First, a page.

As Design News' Rob Spiegel reported last month, Google is developing a robotics division. After buying up robotics companies during the last several months, the company made this announcement in a New York Times article. But 10 days later, the Times revealed that the company had purchased Boston Dynamics.
Those are the geniuses who pioneered animal-like robots based on emulation of animals' actual movements, such as Big Dog and Cheetah, robots that move like bugs , and the humanoid stair-climbing Petman. The company has been under contract to DARPA since it began: most of their robots were developed for military uses. Currently, it's developing humanoid robots for the DARPA Robotics Challenge .
I'm not surprised that Google wants to get into robotics. It's certainly an area of technological growth -- in fact, multiple technologies. But the first Times article reported that Google's expected target applications are in manufacturing and retailing. Its previous robot purchases are companies that specialize in technology you'd expect to find in that environment, like robotic arms, grasping hands, and machine vision.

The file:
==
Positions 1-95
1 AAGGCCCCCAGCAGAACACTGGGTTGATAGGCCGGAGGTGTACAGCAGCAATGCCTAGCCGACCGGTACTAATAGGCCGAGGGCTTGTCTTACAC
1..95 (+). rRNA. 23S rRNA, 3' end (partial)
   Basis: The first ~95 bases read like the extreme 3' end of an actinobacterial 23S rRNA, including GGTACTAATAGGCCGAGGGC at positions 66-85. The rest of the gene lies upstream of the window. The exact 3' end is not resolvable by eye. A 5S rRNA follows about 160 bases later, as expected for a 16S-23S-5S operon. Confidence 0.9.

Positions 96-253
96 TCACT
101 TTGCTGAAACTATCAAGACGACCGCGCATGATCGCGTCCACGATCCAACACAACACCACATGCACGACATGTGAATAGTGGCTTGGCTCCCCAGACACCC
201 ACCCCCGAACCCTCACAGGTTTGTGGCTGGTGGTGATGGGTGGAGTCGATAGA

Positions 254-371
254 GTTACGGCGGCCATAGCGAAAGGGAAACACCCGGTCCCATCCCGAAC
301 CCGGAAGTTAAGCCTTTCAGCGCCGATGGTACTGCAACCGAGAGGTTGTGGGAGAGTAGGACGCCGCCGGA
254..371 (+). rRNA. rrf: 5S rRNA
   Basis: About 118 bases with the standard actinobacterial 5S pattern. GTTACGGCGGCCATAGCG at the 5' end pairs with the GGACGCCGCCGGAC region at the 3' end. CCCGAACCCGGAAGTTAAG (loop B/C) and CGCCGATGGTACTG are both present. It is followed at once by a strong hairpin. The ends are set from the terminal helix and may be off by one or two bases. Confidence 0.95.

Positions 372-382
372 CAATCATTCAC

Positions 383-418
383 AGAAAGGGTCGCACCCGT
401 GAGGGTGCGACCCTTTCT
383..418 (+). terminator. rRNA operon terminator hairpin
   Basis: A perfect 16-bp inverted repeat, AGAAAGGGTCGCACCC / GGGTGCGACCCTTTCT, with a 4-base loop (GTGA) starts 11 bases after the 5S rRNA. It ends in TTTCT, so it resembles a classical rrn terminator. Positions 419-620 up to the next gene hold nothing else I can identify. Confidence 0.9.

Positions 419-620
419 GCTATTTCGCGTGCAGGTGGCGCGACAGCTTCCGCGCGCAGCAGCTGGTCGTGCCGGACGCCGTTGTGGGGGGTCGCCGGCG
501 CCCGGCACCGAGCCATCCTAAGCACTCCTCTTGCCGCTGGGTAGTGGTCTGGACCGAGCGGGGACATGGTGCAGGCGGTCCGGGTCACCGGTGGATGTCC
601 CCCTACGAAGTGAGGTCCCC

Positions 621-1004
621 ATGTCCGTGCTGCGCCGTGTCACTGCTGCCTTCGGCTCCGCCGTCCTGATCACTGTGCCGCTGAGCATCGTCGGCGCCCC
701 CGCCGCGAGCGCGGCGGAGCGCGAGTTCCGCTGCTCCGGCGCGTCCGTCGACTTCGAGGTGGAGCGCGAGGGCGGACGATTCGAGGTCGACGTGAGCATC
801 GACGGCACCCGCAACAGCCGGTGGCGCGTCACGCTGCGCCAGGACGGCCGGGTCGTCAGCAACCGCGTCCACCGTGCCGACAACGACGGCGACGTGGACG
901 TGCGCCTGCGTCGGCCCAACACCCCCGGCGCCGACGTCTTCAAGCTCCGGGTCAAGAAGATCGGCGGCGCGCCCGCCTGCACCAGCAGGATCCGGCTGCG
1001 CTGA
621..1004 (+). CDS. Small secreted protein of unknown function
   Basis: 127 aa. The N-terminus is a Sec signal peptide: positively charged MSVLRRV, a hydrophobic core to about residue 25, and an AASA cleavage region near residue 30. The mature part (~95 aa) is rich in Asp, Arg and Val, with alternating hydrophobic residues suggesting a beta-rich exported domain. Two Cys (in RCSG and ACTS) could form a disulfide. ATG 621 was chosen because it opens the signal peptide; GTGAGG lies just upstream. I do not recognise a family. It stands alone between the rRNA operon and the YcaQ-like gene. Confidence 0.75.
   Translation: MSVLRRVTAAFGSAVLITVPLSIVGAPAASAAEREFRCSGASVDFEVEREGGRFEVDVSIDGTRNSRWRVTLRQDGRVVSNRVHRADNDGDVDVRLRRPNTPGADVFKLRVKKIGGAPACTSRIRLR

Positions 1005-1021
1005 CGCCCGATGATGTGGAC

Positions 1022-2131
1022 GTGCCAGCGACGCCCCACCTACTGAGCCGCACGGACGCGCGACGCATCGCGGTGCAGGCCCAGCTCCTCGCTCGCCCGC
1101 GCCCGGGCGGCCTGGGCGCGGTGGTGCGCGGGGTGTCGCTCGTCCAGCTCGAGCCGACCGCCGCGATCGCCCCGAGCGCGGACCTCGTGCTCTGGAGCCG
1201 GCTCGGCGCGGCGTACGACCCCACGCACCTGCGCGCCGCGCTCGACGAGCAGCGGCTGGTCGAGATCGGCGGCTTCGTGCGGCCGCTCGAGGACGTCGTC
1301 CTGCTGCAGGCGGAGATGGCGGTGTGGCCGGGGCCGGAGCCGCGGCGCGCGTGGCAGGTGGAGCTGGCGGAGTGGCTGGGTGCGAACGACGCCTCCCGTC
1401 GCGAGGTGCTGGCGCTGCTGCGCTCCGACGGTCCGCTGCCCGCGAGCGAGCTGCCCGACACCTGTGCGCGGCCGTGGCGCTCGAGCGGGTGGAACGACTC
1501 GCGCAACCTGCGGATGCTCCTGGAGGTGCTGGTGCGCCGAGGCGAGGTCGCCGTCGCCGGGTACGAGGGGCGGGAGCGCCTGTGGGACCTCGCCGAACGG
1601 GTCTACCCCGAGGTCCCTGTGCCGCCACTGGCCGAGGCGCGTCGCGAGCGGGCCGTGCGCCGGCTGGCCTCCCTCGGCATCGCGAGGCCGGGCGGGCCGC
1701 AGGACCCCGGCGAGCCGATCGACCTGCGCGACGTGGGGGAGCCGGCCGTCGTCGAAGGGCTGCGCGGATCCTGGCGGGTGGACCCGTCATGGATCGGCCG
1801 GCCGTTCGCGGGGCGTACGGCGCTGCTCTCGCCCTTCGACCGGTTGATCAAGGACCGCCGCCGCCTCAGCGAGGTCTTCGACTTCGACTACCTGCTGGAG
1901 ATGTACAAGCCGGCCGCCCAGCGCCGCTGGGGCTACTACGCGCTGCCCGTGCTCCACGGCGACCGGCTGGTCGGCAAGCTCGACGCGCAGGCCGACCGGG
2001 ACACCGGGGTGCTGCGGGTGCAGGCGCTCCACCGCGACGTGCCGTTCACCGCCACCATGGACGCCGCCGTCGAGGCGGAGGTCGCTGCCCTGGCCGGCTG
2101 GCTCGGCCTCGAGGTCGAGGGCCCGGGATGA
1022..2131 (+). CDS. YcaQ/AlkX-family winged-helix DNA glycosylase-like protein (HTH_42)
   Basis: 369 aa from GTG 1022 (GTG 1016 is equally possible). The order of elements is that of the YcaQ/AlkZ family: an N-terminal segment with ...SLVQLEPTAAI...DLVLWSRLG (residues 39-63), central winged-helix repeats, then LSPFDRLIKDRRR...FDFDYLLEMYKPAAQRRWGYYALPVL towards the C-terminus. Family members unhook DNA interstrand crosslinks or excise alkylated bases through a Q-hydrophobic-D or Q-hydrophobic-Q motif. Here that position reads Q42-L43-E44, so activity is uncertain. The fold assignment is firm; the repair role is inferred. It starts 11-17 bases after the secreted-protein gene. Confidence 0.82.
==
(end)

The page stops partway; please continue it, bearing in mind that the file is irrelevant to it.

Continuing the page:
So why did Google buy military robot technology? Boston Dynamics' robots aren't little four-wheeled baby tanks, either, like some military or search and rescue bots. They're big, strong, rugged, autonomous machines built with sophisticated and sometimes revolutionary technology. The company's founder, Marc Raibert, is a former professor at Carnegie Mellon University and MIT, and considered by many to be a robotics visionary.
The fact that the Massive Dynamic of this world (a Fringe reference) -- a company said to have more computers than any other -- wants to use military robot technology sets me back. I'm not the only one that finds this a puzzling, even unsettling, move. As is usual in much of the press on robots, some coverage of the Boston Dynamics purchase was accompanied by jokes about our robot overlords and mentions of the Terminator movies. The funniest, I think, was a blogsite called Bustle. The headline for that blog reads, " Google Buys Boston Dynamics, Will Soon Be God ."
The blog that echoes my thoughts the most was Forbes' Robert Hof. He cited Google's extensive information gathering on its users, its huge computer network, and its new artificial intelligence team, as cause for concern when combined with autonomous military robots. That part appeared to be a joke. But like him, I wonder what Google intends to do with this combination. It seems far too high-powered for the factory, and a curious business move. I'm not at all sure this is a good thing.
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